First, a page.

I have been a four-legged animal

14,000 BC Cave Painting, Lascaux, France

A darkened room. A group of fifteen people who don’t know each other. Quiet. The leader speaks for about five minutes, telling us about the tiny figurines found on archaeological sites, the postures they show, the idea that these figurines might be aids to trance, the research by someone eminent showing that the method can be used in modern times. She seems sensible, and has conveyed a certain sense of trust.

I’m not sure why I’m here. I signed on because the title of the workshop, ‘Trance Postures’, sounded whacky and I thought I could spare a couple of hours in the middle of the conference. I put my arms in the required position (the postures are simple, not uncomfortable) and close my eyes.

The leader starts to drum. A steady beat. It will change our brain-waves. She will drum for 15 minutes. She will be interested in what we see.

The drum-beat enters my senses. Under my eyelids, I see bright lights in different colours. I’m aware that instead of letting my eyes rest and looking inward, I’m looking into my eyelids as though into a forward landscape. The light steadies to a rusty orange and starts to move across my vision from right to left; then it speeds up and begins to take the form of moving animals. A herd of deer, maybe, or wildebeest? More likely the latter – they’re big.

I think, ‘Yes, these are wildebeest,’ and straightaway the words ‘You’ve been watching too much David Attenborough!’ run across my mind. I notice it and let it pass.

Yes, wildebeest – and there are thousands of them. A massive herd, in migration. I’m absorbed into the hammering, thundering movement of their hooves, the individual bodies moving as one, the dust they raise, the heat and sweat of this press and charge, the urgency of the process, its inevitability, like childbirth. I am part of the process. At the same time, I’m aware of my presence in this darkened room in a tall thin building off the main street of an English market town, of my bodily position, of the other people in the room, of the workshop that I’m a part of.

Now I become aware of my skeleton inside me. My spine, my thigh-bones, my pelvic circle, my skull. My jaw-bones! I feel the bone of my lower jaw being stretched forwards. My bone is changing from human to wildebeest. From my bones outwards, I’m becoming one of these wild animals as they run.

I’m one of the young ones, and not strong. We’re being chased by a predator – I can’t see what kind of predator it is, I’m racing too fast and with too harsh a sense of panic. I’m young, I’m fragile, I’m on the outside of the herd, I’ve lost my mother and I’m desperate with fear. I run, run, run….

And, in a shock instant, the back of my neck is seized in huge incisor teeth, in a massive jaw. I am caught. My entire head is jerked upward, my jaw jerked forward. I think, though I’m not sure (and I’m not asking any questions until afterwards), that the position of my human body doesn’t change. I’m sitting as still as before, as still as the other people in this darkened room.

What happens next?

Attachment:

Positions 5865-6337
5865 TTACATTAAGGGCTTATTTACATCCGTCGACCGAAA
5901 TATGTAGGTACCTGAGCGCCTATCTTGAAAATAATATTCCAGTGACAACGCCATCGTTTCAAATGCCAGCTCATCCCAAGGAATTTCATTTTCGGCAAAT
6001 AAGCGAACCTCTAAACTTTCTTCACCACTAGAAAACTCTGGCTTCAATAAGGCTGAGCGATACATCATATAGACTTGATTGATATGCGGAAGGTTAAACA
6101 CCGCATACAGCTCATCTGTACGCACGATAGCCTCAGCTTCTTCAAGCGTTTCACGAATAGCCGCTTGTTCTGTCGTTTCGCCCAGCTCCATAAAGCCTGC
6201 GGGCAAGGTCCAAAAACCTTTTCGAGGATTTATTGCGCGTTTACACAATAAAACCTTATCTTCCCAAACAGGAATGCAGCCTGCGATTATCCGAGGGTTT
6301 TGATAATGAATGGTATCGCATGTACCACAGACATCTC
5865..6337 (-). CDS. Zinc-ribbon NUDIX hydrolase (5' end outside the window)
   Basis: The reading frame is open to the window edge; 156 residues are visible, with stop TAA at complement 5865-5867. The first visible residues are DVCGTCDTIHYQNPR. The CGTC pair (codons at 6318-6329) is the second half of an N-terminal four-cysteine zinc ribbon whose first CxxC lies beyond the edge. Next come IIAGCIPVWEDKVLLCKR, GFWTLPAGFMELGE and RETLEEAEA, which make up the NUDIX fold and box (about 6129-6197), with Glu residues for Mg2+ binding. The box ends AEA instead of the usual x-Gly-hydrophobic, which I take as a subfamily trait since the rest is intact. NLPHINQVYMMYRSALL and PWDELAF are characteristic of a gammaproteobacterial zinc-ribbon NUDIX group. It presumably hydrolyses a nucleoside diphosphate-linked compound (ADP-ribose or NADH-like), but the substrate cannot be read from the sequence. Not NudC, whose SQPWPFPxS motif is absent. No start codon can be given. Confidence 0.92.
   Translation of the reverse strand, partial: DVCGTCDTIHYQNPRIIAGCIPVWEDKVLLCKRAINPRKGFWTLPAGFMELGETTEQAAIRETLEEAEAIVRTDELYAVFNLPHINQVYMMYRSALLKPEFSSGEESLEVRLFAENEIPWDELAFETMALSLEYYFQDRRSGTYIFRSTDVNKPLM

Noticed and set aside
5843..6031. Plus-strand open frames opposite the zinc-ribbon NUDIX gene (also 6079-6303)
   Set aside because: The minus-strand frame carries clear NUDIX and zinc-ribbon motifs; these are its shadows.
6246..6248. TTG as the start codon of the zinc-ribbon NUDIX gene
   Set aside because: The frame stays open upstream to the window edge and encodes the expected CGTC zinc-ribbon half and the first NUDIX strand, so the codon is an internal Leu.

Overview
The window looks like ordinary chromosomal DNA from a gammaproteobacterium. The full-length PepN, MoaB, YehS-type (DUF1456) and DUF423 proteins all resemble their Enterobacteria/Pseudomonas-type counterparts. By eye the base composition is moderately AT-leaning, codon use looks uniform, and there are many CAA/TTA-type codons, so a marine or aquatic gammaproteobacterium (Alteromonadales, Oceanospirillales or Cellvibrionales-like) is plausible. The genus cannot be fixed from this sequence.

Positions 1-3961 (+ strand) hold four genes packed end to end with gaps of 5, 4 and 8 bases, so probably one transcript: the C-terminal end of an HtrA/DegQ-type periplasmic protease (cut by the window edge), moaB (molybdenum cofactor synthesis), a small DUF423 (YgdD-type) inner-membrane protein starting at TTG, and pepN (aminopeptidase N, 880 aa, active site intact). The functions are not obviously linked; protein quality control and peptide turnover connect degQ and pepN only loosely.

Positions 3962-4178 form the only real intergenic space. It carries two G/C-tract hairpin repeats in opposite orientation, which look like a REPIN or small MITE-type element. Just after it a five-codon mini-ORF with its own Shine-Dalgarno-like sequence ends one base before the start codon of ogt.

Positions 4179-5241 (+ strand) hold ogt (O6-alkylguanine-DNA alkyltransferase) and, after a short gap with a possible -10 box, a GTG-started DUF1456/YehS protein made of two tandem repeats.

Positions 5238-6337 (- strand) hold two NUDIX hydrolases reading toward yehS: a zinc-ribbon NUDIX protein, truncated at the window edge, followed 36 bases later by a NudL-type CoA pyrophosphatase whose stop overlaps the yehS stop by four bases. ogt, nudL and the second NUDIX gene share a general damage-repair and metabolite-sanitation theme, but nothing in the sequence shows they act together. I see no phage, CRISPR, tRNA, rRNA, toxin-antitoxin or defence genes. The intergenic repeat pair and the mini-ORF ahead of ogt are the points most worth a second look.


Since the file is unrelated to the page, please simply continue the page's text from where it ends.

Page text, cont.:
There’s a gap in the film here. Yet it isn’t a film. It’s experience. The form, with its vivid sections separated by hiatuses, is like a dream. Yet it has the hardness, the definition, the coherence of experience. This is trance, trance experience.

I don’t experience being killed and torn apart and eaten. Is it a defence of my brain, or the young wildebeest’s brain, to be saved from remembering this agony?

The next scene is quiet and still. The herd, instead of charging in dust and sweat and panic, have arranged themselves in a huge silent circle. I am the young wildebeest still, but I’m no longer flesh, just bone and spirit. I am in two places at the same time: in the bones that are heaped in the centre of the circle of beasts, and, as spirit, hovering above the circle, gazing down at my grieving family and friends. I love them, and they love me. I know that they are expressing sorrow at their loss of me, and their gratitude for my sacrifice. If it had not been me who was offered to the predator, it would have been one of them. They will miss me.

The drum beat slows, and grows louder. It’s time to come out of the trance, ease ourselves out of the postures, and rejoin everyday life. First we’ll share our experiences in pairs, then we can speak to the leader, in the group or privately, about what we’ve seen.

I tell my partner what happened to me. It seems amazing to hear it coming out of my mouth as a story. Yet it seems oddly ordinary too. It happened. It’s over. My partner listens, and says she doesn’t know what to say. I sympathise with her. I ask her what she saw during her 15 minutes, and she says, ‘Nothing much, a few colours’. Later, aside from the group, I tell the leader about being a wildebeest caught by a predator and being grieved for by my herd. She’s fascinated, and asks if she can quote me. I never see her again, and it’s a couple of years before I even read the book on which the practice is based.

But I am changed. I know that I was once a different kind of animal, wild, a member of a herd. Somewhere inside me, the spirit and even the bone-memory of that wildebeest still lives. I have a different view of the human place in the scheme of things, and, very slowly, that different view begins to change my life.

Alison Leonard